In deciding penalty, Magistrate Hackett took into account:
- early plea (very timely)
- no aggravating features
- no prior history for defendant company
While the incident could really not be anticipated and happened very fast, more steps could have been taken to minimise risk.
- supervision main issue
- deceased was not just an employee but also a close friend
- severe adverse impact on the director very closely witnessing the death of his friend
- small company and good record otherwise
- deep remorse. Assisted family with funeral and estate issue costs to $10,000
- has signs in all trucks now regarding safety measures
- reference show community spirted individual and valued community member
- prosecution concessions and submissions most helpful, and
- emergent situation.
In this case protection of the community was the issue at the forefront and this was a general deterrence decision to inform and make employers aware of the human factors and penalties arising from these types of tragic workplace incidents.
Considerations for prevention
(commentary under this heading is not part of the court's decision)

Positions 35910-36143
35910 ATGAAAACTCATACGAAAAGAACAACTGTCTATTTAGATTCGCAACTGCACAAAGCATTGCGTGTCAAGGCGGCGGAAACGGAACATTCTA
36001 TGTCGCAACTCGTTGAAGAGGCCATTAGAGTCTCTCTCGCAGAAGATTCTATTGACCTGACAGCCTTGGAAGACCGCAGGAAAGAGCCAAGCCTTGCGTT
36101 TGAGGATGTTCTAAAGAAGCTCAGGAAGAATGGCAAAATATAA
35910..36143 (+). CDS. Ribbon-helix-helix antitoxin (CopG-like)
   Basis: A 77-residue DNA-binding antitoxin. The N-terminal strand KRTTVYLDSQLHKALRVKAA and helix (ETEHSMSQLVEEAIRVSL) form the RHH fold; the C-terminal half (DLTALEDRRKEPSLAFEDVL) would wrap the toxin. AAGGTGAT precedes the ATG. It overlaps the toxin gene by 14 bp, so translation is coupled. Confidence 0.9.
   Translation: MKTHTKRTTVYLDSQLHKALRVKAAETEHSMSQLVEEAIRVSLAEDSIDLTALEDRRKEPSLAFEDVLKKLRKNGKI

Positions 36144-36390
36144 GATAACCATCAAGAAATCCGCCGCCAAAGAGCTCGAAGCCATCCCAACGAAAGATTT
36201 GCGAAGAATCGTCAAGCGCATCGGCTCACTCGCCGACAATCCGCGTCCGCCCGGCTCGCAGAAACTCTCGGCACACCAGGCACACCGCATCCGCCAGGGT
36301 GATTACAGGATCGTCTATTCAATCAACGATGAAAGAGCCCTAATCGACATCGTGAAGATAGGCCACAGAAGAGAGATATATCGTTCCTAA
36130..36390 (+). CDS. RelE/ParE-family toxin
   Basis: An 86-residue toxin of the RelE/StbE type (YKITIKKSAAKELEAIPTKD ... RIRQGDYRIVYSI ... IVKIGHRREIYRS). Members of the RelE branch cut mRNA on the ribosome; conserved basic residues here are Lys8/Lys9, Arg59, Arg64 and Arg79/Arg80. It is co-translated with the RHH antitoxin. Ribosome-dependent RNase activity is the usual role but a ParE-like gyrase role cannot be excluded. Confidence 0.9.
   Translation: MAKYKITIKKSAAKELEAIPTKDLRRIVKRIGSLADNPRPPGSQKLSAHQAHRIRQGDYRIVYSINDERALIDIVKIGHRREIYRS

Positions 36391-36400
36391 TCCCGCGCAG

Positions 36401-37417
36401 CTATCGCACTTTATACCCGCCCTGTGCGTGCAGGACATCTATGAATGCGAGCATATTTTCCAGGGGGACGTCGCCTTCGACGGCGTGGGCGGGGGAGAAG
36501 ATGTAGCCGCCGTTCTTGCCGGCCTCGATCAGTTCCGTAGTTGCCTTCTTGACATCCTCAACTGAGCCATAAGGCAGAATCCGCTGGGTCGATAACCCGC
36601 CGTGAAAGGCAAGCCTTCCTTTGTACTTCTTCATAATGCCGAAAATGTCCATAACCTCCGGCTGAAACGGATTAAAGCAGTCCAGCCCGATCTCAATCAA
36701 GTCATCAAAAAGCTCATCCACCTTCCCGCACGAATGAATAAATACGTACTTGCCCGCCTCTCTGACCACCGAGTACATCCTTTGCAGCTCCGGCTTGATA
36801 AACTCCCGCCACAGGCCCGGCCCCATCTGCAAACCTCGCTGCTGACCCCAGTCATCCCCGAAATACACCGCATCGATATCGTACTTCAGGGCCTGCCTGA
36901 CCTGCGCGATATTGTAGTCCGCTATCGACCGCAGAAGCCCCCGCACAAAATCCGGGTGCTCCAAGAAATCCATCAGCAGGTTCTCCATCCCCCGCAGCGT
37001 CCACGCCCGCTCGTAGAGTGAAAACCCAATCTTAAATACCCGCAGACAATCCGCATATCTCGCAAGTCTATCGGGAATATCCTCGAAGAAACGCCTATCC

When working in the construction industry where there is exposure to risks from unsecured mobile plant or vehicles, duty holders should apply a risk management approach to ensure the selection of suitable control measures.
Risk management involves identifying the hazards, evaluating the consequences and likelihood of harm that may result from the hazard, deciding and implementing control measures to prevent or minimise the level of the risk from the hazard and monitoring the effectiveness of the control measures to ensure they remain working correctly.
If mobile plant or vehicles require any inspection or maintenance, even on an ad hoc basis, they must be secured in a stationery position.
When deciding and implementing control measures associated with the risk of serious injury or death, obligation holders should consider:
- Work Health and Safety Act 2011
- Work Health and Safety Regulation 2011
- How to manage work health and safety risks code of practice 2021 (PDF, 0.65 MB)
- Date of offence:
- Nanango Magistrates Court
- Magistrate Andrew Hackett
- s.32 of the duty under s.27 Work Health and Safety Act 2011
- Decision date:
- Maximum Penalty:
- Conviction recorded:
- CIS event number: